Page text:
Royal Dutch Shell’s acquisition of LNG player BG Group could spark a wave of energy deals beyond the opportunistic ones already seen, according to Fitch Ratings.
The deal signals that Shell has confidence in the sector and is positioning itself for the sector’s recovery. Shell’s competitors are likely to also look for partners, so they are not at a disadvantage when the cycle turns, Fitch said in a report published on Thursday.
The combination should strengthen Shell’s business profile as the largest European oil and gas major, and enhance its position in the LNG market and boost upstream liquids production. The combination would increase Shell’s oil and gas reserves by 25% and we estimate production to rise to around 2.9-3.0m barrels a day of oil and oil equivalents in 2015-2017, from 2.27m in 2014 (excluding equity affiliates).
Not many companies have the financial flexibility of Shell but financing deals using equity rather than borrowing, particularly for larger acquisitions, would allow even relatively cash-strapped companies to be able to find a deal. The agreed terms of the Shell-BG transaction assume a total consideration of around USD70bn, mainly share-based, with USD20bn in cash.
The recent fall in oil prices has dragged down the valuations of energy groups, particularly weaker ones, making deals more attractive. Some significant deals have already materialised. Halliburton, the oil services group, agreed in November to buy Baker Hughes in a USD35bn deal.
Smaller companies are typically more vulnerable to low oil prices because of higher leverage, higher production costs and poorer access to external funds. This can make them attractive targets for larger groups with better access to funding and technology, and that have been struggling to increase their reserve base for several years. There remains the potential for larger companies to use the current downturn to enter or consolidate their positions in US shale oil. While some have been burned by shale before, a longer track record of shale oil development combined with weaker valuations and potentially distressed companies may make these tempting targets.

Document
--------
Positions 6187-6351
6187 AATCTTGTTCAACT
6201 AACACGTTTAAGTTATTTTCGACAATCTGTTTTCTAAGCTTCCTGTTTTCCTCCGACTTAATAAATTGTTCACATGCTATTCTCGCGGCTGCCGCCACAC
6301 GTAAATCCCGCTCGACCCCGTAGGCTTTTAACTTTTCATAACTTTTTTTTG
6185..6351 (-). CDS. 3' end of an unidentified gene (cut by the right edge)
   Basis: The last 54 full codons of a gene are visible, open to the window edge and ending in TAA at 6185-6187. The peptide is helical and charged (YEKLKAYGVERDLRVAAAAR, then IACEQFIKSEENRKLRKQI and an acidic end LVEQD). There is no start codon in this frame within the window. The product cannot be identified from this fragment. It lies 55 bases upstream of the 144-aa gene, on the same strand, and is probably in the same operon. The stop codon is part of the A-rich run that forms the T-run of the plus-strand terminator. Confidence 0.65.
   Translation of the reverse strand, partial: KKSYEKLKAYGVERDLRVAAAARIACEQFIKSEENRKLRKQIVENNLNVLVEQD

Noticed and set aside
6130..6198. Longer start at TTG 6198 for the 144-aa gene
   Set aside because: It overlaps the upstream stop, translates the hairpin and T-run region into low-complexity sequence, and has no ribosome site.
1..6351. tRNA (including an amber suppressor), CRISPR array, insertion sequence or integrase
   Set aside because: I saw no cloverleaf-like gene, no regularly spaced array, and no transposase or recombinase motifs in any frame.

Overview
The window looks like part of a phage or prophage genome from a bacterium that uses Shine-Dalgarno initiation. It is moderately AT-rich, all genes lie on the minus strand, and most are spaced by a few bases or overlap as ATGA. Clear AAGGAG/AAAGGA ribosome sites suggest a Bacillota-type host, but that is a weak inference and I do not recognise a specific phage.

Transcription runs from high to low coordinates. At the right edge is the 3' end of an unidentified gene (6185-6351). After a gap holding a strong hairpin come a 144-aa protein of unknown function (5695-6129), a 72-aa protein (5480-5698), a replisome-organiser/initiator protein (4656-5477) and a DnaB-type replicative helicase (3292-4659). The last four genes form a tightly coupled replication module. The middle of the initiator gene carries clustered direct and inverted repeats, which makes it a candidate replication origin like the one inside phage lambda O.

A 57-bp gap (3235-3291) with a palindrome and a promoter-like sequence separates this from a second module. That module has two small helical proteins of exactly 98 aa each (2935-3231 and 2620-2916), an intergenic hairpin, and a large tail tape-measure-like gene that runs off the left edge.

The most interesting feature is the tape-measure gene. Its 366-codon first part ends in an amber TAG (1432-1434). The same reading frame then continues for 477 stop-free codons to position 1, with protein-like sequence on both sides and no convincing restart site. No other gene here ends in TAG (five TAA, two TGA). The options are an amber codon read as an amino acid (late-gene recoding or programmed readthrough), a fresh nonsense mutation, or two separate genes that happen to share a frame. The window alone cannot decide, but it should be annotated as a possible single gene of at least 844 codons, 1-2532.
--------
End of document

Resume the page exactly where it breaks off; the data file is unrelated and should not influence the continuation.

The largely share-based deal limits the credit impact on Shell, which has substantial financial flexibility. Nevertheless, Fitch has placed its ‘AA’ rating on Rating Watch Negative to reflect that moderate deterioration in its financial profile after the acquisition is possible. The enhancement of Shell’s business profile may not fully offset any deterioration of credit metrics.
The Rating Watch Position on BG reflects Fitch Ratings’ view that the acquisition by Shell, if successful, would be a significant credit enhancement to BG’s existing business and materially reduce the risk of default for BG’s outstanding debt, Fitch added.